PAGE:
Dogs chase small creatures in parks and back gardens. It is what they do.
But you have to be mindful of how they interact with small critters especially iguanas, dead or alive.
Why would dogs come close to iguanas and are they poisonous?
Why Do Dogs Get In Contact With Iguanas?
There is the common reason being that dogs are predatory animals and will chase small creatures that run away from them; Iguanas included.
Descended from wolves they have that hunting instinct to sink their teeth into something small and squishy. But it is not easy catching a live iguana.
Dead iguanas are a problem and that is why this article is necessary.
In 2010, there was a clear problem of dogs ingesting dead iguanas and getting paralyzed.
Veterinarians who treated them then had to sound the warning to pet owners.
There was a cold snap and iguanas were frozen dead in trees and fell to the ground.
Dogs being curious get close, inspect and ingest thinking it is a chew toy.
And that was where the problem started.
What Happens When Dogs Ingest Iguanas?
1. Dead Iguanas are carriers of the bacteria for Botulism, once ingested dogs can suffer from the symptoms that can manifest within a day.
The symptoms are few, but it is mainly paralysis that starts from the tail and back legs then moves to the front legs.
This can disable the diaphragm and esophagus.
2. Once it affects these areas it can stop breathing and cause pneumonia.
What botulism does is cut off communication between the nerves and muscles, which is painless but dogs will not be able to walk or stand.
3. Treatment can be expensive; if the paralysis does make the dogs incapable of breathing on their own, they would have to be intubated to be kept alive.
And when owners cannot afford that treatment, they have had to euthanize their pets rather than see them suffer.
The worst of the symptoms can be treated by veterinarians and improvements can be seen within a week.
But left untreated without the intervention of veterinarians dogs have died.
4. Apart from botulism most lizards and reptiles are carriers of other bacteria and can emit poisons that can affect your pet in various ways.
Iguanas while not emitting any poisons or venoms can have worms or flukes in their internal organs that can be transmitted to your pet once ingested.
So ingestion of iguanas is poisonous to dogs.
Why It Is A Problem?
This problem was not widespread enough to catch anyone’s attention till a flood of cases in Florida in 2010.
It was not on any veterinarians’ radar till they investigated the common denominators of iguana carcass ingestion and the environmental causes.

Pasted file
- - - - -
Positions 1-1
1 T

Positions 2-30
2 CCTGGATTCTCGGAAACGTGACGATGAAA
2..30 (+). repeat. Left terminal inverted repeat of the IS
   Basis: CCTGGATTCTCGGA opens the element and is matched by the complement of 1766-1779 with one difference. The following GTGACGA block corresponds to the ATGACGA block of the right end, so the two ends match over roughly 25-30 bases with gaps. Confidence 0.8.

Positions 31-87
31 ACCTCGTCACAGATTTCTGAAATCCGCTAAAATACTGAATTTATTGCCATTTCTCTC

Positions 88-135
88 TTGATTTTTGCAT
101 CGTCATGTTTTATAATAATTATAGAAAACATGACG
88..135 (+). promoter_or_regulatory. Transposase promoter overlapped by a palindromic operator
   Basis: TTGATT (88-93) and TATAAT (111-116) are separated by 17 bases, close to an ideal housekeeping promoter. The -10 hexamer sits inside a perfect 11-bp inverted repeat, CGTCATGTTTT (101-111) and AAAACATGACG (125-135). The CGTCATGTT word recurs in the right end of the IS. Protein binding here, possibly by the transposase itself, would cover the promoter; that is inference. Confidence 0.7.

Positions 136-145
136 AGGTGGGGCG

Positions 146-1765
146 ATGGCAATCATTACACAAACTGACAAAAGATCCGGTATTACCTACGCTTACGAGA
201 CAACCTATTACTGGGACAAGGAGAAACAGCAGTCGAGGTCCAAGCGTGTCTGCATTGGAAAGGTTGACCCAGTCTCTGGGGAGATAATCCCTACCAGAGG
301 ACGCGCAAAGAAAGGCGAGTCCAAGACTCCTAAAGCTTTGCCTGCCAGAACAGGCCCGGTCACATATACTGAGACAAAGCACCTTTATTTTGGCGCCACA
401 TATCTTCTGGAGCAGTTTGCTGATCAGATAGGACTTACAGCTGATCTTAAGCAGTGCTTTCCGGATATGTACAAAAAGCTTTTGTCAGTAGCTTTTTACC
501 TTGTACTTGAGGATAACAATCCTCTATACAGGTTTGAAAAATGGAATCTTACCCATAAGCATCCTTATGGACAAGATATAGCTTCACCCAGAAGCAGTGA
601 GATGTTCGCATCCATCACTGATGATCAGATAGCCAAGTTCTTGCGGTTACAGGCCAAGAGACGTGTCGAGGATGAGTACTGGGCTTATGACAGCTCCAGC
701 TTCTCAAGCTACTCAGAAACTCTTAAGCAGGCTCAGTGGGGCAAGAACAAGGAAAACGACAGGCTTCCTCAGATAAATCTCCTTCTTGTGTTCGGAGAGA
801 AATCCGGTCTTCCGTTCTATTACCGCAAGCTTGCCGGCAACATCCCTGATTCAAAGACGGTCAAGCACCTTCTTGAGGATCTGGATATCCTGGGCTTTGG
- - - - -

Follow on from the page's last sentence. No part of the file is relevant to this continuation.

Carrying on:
The symptoms of the paralysis were too similar to other causes like stroke.
Some veterinarians were clueless as they had not come across any cases of botulism in dogs.
It is a rare occurrence but it can happen.
Signs To Look Out For:
- Excessive drooling or foaming at the mouth.
- Muscle Tremors
- Excessive thirst
- Pale or yellow gums
- Erratic movements
- Loss of appetite
What To Do If Your Pet Eats An Iguana?
Because of the variety of toxins and how severe symptoms can get you should contact a veterinarian practice once the first symptom manifests.
They can talk you through what could happen and if you need to bring your pet in.
How To Prevent This From Happening?
1. If you have your pooch outdoors, be careful of what they do and what they chase after.
Live iguanas can be bad for your dogs too as they can scratch up your dog with their claws and their tails in their defense.
Keep your dog on a leash to control them; if not on a leash make sure you can call and distract your dog with commands and treats if necessary.
2. You can control your own backyard to make sure it is safe for your dog.
Check for any dead creatures, reptiles, and iguanas that would be around; dispose of them properly to ensure your dog cannot get to them.
If the creature was in a water body you know your dog might use, it would be best to drain it.
3. Research the common lizards in your area and if they are poisonous or not.
Find out if there are iguanas local to your neighborhood so you know how vigilant you have to be outdoors for your pet.
4. Teach your pets to not hunt lizards or small critters as they could graduate from some non-toxic ones to iguanas and other reptiles and frogs that can get them very sick.
With this information, you should be able to protect your dog from bad interactions with reptiles. Stay vigilant for your dog.